GENERAL KNUD BARTELS:  First of all, the civil war unfolding now over a number of years in Syria is foremost a tragedy for Syria and its population. Secondly, there’s no doubt that the events in Syria have a substantial de-stabilizing effect on the whole region of the Middle East, particularly a number of neighbours are becoming fragilized by events in Syria. Let me just highlight Iraq, Jordan and Lebanon who share borders with Syria. And of course then indirectly involved in having to guard their borders, make sure that the threat doesn’t expand, etc.

The whole region is thus influenced by the events in Syria and it has substantial repercussions in general. We did not touch upon some of the details of the issues which you have just mentioned, but Syria is a very serious concern for all because it is in nobody’s interest in having the Middle East de-stabilized with that conflict.

QUESTION: So why you are not talking about this as a main security threat while the European politicians, they are talking about this issue all the time? So are they kidding or exaggerating or not? What’s your assessment? Sorry.

GENERAL KNUD BARTELS:  I fail to see the disagreement in what you are expressing and what I said. We do consider Syria, the Syria issue to be a very serious issue which has repercussion for the Alliance security. And that’s why we highlighted it.

CAPTAIN (N) DAN B. TERMANSEN:  Next question.

GENERAL KNUD BARTELS:  So we are not… as far as I know, nobody is kidding anybody.

CAPTAIN (N) DAN B. TERMANSEN:  Next question.

QUESTION:  Yes, Brooks Tigner, Jane’s Defence. I have two questions for all three of you. Any can take it. First, how will the NATO Response Force fit into NATO’s, as you see it, NATO’s strategic adaptation to this changed security environment and Russia’s tactics? And do you envision it to be used beyond training and interoperability in this new environment? Secondly, are you encouraging the national CHODS to further develop their special forces for this changed security environment? Thank you.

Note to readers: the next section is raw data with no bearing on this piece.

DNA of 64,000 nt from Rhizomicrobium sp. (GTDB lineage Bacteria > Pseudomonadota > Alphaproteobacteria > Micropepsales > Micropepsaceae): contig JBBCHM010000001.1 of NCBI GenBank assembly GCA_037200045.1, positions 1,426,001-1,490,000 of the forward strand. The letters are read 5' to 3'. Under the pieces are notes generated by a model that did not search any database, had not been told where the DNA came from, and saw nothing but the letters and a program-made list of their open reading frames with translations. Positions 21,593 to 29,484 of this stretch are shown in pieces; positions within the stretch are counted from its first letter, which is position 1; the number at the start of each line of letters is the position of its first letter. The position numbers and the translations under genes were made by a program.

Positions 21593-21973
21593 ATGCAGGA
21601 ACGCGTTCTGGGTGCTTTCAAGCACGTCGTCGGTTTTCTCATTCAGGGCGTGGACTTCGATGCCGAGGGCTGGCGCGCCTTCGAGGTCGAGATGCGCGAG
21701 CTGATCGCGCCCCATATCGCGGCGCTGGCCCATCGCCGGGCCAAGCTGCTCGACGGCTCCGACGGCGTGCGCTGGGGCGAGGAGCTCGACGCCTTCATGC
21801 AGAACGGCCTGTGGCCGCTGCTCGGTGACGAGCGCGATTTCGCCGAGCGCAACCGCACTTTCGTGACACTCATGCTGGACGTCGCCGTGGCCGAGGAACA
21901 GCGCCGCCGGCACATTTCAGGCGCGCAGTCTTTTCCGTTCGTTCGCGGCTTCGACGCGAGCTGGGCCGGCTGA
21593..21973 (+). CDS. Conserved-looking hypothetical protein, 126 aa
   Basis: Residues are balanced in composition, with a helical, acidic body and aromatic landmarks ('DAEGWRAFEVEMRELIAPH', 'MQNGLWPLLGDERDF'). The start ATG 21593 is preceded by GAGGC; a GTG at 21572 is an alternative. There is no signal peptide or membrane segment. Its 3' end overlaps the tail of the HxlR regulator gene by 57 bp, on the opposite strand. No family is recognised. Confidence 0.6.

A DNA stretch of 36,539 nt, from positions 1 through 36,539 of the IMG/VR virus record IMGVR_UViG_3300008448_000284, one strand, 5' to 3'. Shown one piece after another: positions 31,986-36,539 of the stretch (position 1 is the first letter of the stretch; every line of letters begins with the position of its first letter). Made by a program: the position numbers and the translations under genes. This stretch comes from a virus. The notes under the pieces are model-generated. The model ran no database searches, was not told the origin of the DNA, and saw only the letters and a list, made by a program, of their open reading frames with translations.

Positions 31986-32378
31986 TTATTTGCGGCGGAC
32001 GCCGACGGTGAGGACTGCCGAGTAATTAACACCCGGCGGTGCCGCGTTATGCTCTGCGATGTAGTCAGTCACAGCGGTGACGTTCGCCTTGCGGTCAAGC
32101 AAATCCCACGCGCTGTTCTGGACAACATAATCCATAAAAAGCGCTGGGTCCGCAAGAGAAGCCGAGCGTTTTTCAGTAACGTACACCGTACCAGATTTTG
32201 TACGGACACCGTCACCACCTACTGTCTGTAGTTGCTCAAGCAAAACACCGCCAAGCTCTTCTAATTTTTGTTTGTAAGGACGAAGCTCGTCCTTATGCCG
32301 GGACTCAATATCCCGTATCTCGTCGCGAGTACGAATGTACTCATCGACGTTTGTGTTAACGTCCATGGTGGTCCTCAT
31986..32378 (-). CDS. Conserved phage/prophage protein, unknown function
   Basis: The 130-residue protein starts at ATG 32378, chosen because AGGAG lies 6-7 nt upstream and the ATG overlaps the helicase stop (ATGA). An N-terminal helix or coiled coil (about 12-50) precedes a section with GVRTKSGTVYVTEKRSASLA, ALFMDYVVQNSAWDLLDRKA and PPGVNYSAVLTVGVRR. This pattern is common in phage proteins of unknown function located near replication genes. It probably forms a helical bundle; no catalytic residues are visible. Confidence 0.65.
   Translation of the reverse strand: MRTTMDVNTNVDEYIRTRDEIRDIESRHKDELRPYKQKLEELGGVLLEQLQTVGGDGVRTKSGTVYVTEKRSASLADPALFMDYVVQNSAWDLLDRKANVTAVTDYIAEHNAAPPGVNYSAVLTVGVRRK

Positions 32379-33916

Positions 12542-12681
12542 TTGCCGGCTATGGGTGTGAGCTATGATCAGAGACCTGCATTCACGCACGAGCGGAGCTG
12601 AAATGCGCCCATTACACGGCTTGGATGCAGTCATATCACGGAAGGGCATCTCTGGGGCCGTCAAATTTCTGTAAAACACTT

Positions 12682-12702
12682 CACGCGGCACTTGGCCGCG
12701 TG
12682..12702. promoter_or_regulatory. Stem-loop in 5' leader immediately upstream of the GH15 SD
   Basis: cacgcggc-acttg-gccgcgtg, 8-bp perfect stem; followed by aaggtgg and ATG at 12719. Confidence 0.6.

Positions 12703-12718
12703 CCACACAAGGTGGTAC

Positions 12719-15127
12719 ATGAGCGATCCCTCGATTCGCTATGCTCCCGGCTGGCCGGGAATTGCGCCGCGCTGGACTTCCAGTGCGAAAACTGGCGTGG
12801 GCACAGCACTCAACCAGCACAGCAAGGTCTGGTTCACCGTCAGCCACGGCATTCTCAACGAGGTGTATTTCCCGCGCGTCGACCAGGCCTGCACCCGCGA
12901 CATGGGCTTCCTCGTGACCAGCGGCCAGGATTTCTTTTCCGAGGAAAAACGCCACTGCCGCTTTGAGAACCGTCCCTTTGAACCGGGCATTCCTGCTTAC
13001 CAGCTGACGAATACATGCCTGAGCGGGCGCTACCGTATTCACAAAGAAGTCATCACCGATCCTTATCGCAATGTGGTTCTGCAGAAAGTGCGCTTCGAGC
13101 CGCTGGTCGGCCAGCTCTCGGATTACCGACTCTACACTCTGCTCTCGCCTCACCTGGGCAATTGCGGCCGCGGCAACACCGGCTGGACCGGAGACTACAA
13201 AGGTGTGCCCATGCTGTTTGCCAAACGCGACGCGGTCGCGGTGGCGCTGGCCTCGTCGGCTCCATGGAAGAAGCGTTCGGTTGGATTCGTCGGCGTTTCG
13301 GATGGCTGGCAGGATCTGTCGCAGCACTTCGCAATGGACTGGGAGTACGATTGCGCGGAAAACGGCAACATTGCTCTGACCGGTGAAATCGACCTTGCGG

GENERAL KNUD BARTELS:  Let me just start my chapeau on this issue. We in the light of unfolding events in Ukraine we have considered of course all possible venues to make sure that we adapt accordingly. And indeed the NRF is one of those issues which has been discussed and also the use of Special Operation Forces as such. But I will let SACEUR touch upon those operational matters.

GENERAL PHILIP M. BREEDLOVE: So certainly the NRF is a part of our considerations as to what we do next. We have to now look at this practice that Russia has of amassing large forces on borders in the name of exercises. Sometimes they exercise, sometimes they go across a sovereign border, as you heard me describe earlier.

And how do we adapt to that? We talked and I believe that in NATO we have all the right tools. We may just need to adapt those tools.

Right now the NRF does a superb job of doing exactly what we ask it to do. Are we asking it to do the right things in face of the new threats? That is part of the discussion that I believe we need to have.

And this relates primarily to the responsiveness of those forces. Right now my organization, and Jean-Paul’s organization, trains, exercises and I evaluate the NRF to meet its stated goals and objectives and it does a magnificent job. But the question is, are we asking it to do the right things?

Is it responsive enough to meet the new threat? And that’s what we’ll be discussing over the next weeks.

CAPTAIN (N) DAN B. TERMANSEN:  Right. Next question, in the front row.

QUESTION: (Associated Press) The Secretary General on Monday said that he expected that we’d now see Russian pressure brought to bear against Moldova and Georgia as the deadline for signature with agreement, of an agreement with the European Union approaches.